By Harold Heys (Lancashire, England)
(first appeared in the March 2015 issue of The Equiery)
For an Old Etonian, English racehorse trainer Captain Tim Forster was rather a pessimist. His glass was always half empty. And when American amateur rider Charlie Fenwick asked for his instructions just before the 1980 Grand National he got a less than encouraging response: “Keep remounting.”
The lack of confidence was perhaps understandable, as Fenwick’s mount, Ben Nevis, the star of the show in Maryland, had run up a string of a dozen defeats over the strange English fences and on unusual heavy going during his buildup for the big race at Aintree, Liverpool.
Foster’s response didn’t bother Fenwick, who coasted home to become only the second American rider–after Tommy Crompton Smith on Jay Trump in 1965–to win the race. Redmond C. Stewart, Fenwick’s father-in-law, had once said to an English friend, “The whole of foxhunting America would rather win your Grand National than any other race.”
Fenwick told me, “I have watched the video [of that race] countless times, and it still brings chills to my spine.” He also spoke warmly of the many friends he made over in England.
Those Who Have Tried
American owners vied for the prize many times over the years but now, for 25 years, there hasn’t been one challenger from “across the Pond.” And that’s in spite of the fact that the race, now sponsored by Crabbie’s, a popular alcoholic cider, has a prize pool of more than one and a half million dollars and a global television audience of 500 million.
Maryland Hunt Cup winner Billy Barton came second in the 1928 National behind 100-1 plodder Tipperary Tim after a stumble at the last fence. Billy Barton had had a successful career on the flat. He was bought by Howard Bruce, Master of the Elkridge Foxhounds and Charlie Fenwick’s grandfather, and became the top timber horse in the U.S. in the late 1920s.
Hunt Cup winner Uncle Merlin followed a similar path to that of Jay Trump and Ben Nevis in 1990. He was leading and going great guns when he pitched badly at Becher’s Brook on the second circuit. A couple more American horses were sent over for a sniff but didn’t get near Aintree. It all seemed to knock the stuffing out of the American challenge.
Across the Pond
In the spring of 2004, my wife and I went over to watch the Maryland Hunt Cup in the rolling greenery of the Worthington Valley. I remember Margaret Worrall being most helpful.
We stayed with some friends we had first met in China some 20 years earlier and we drove up from Virginia for the race. I plugged the Grand National and its history to anyone who would listen. It’s time for the English Jockey Club, which owns Aintree, and the race sponsors to do the job properly and start to make some discreet welcoming noises over in Maryland.
The Maryland Hunt Cup that year was won by a lass named Blair Waterman, on Bug River. The crowd was close to 8,000 and everyone had piled-up picnic tables in the 90-degree sunshine. Champagne was in full flow from silver ice buckets. A couple of tables even had silver candelabra. Our friend Bernice was well miffed she hadn’t thought of that elegant touch.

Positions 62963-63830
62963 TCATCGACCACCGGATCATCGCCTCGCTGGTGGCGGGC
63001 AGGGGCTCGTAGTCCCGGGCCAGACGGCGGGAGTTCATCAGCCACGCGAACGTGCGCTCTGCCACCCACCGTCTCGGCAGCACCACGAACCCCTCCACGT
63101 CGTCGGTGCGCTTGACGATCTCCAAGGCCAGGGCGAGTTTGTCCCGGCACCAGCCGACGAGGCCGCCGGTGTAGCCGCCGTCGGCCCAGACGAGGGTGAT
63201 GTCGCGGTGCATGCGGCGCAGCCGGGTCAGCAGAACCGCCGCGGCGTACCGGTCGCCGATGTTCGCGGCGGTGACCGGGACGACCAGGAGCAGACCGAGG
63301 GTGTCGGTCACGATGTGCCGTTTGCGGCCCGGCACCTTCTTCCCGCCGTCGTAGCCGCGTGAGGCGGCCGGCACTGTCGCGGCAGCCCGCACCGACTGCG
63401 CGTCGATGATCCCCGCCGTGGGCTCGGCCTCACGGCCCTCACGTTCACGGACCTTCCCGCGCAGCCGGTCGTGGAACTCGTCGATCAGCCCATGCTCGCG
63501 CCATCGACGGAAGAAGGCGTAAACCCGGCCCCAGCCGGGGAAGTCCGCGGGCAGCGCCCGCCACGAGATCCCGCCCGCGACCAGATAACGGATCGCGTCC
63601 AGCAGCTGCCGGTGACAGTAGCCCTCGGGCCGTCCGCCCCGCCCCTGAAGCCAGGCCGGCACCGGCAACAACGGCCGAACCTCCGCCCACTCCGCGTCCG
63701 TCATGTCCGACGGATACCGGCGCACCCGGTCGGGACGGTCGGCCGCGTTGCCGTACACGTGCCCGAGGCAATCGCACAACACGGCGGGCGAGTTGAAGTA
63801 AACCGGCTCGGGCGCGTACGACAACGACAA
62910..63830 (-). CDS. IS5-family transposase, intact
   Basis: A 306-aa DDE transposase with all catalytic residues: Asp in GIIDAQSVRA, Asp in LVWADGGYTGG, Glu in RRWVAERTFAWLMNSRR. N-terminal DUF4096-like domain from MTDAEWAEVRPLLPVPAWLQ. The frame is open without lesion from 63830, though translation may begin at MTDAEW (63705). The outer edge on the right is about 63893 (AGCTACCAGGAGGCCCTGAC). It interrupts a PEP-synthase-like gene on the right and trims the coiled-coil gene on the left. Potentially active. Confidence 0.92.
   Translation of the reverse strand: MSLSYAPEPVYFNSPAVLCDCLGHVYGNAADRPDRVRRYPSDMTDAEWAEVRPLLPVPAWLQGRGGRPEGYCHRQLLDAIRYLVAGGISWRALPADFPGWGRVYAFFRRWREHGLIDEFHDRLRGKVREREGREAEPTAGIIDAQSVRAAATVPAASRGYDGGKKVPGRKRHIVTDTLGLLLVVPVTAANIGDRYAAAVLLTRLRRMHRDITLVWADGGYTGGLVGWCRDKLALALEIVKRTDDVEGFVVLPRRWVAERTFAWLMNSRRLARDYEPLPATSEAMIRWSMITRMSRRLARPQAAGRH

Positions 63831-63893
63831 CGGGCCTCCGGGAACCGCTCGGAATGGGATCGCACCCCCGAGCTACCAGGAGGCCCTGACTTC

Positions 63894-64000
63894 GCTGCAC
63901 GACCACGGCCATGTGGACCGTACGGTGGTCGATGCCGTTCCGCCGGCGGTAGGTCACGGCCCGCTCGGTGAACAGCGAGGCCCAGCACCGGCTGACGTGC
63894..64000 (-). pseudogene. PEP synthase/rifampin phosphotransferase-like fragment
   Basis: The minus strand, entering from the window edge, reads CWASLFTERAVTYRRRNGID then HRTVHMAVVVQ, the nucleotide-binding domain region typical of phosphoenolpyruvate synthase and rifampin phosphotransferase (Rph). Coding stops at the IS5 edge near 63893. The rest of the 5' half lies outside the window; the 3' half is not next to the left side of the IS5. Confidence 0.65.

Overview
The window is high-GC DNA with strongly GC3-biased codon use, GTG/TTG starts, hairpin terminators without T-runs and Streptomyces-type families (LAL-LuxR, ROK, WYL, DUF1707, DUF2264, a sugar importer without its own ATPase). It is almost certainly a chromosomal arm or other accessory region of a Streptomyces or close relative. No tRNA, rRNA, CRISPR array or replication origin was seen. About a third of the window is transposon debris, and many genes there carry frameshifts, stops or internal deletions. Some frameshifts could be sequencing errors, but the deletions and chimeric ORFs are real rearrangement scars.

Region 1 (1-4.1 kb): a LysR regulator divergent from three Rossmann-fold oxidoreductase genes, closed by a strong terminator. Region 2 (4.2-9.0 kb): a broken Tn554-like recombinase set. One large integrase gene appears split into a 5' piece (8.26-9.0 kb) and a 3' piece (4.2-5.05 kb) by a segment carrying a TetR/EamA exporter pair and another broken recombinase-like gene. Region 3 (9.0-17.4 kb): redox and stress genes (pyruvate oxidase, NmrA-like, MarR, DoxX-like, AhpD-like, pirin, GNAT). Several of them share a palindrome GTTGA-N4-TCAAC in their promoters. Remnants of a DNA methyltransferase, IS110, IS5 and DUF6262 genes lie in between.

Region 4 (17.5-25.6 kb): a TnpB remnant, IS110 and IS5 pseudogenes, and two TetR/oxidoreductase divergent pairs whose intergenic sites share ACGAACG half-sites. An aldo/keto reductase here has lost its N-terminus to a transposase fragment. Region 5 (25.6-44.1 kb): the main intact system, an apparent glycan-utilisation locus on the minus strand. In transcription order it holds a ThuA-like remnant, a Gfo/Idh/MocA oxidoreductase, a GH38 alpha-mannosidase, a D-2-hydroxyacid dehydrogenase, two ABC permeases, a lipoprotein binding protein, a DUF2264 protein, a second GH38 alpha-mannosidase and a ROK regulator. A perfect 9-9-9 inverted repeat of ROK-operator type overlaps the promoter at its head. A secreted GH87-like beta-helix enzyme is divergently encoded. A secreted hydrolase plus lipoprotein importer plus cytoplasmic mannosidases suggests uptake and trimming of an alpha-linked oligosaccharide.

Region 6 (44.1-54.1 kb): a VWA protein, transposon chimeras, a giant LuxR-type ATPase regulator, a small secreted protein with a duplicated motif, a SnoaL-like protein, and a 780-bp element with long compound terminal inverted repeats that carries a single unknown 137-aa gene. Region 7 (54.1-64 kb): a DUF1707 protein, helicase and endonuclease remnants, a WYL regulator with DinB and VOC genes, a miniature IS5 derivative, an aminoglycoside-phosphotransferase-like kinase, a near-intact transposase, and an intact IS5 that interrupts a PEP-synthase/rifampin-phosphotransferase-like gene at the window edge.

Just the one race and no bookmakers, of course. It was all a long way from a meat pie or a bag of chips [fries] and a pint of beer on a cold and damp wintry afternoon at Aintree.
It was over 50 years ago that I saw my first Grand National and I was spellbound. I watched more than 40 in succession and another handful over the next few years. I remember Jay Trump holding on to beat Freddie and Charlie Fenwick’s smile as wide as the River Mersey long after his win on Ben Nevis.
Sadly, I have to say that the race has lost a lot of challenge and excitement–the Glorious Uncertainty that made it so thrilling.
The course has been modified considerably after a sustained assault from animal welfare activists and most of the fences are now considerably less daunting than in the days of old when fences were upright, forbidding and not for the fainthearted horse or jockey.
Becher’s Brook and The Chair aren’t exactly hop-overs, but neither can they be called “intimidating” any more. The unique, right-angled Canal Turn has been reduced to a gentle curve.
Steeplechasers in the UK don’t “climb” upright wooden rails; they face wider brush fences, and several obstacles have ditches either on the approach or on the landing side. Oh, and a water jump adds extra spice.
The Grand National covers almost four and a half miles and there are 30 fences but it isn’t half what it was when Smith and Fenwick were showing the U.S. team how it’s done. However, any intrepid challengers will need patience and determination and plenty of planning. And it won’t be cheap.
Charles C. Fenwick, Jr., now president of Valley Motors in Cockeysville, told me, “It was a daunting task getting a horse qualified for a handicap mark in the Grand National–and it still is.”
He recalled his instructions from Forster before one race with Ben Nevis at Wincanton in the southwest of England. The combination just had to get around. Forster pointed to “a mountain” in the distance and told him, “If you fall off, I don’t care if you have to chase him to the top of that mountain, you do, remount, and finish the race!” Luck was with them and they finished a handy fourth.
So, come on, America! Where has all that spirit of adventure gone? Let’s see what your Maryland Hunt Cup winners are made of! We’ve had it all our own way for far too long. Jay Trump and Ben Nevis managed it; Billy Barton almost did, and Uncle Merlin might well have done. Not a bad record for Hunt Cup winners who chased the biggest prize in the world of steeplechasing.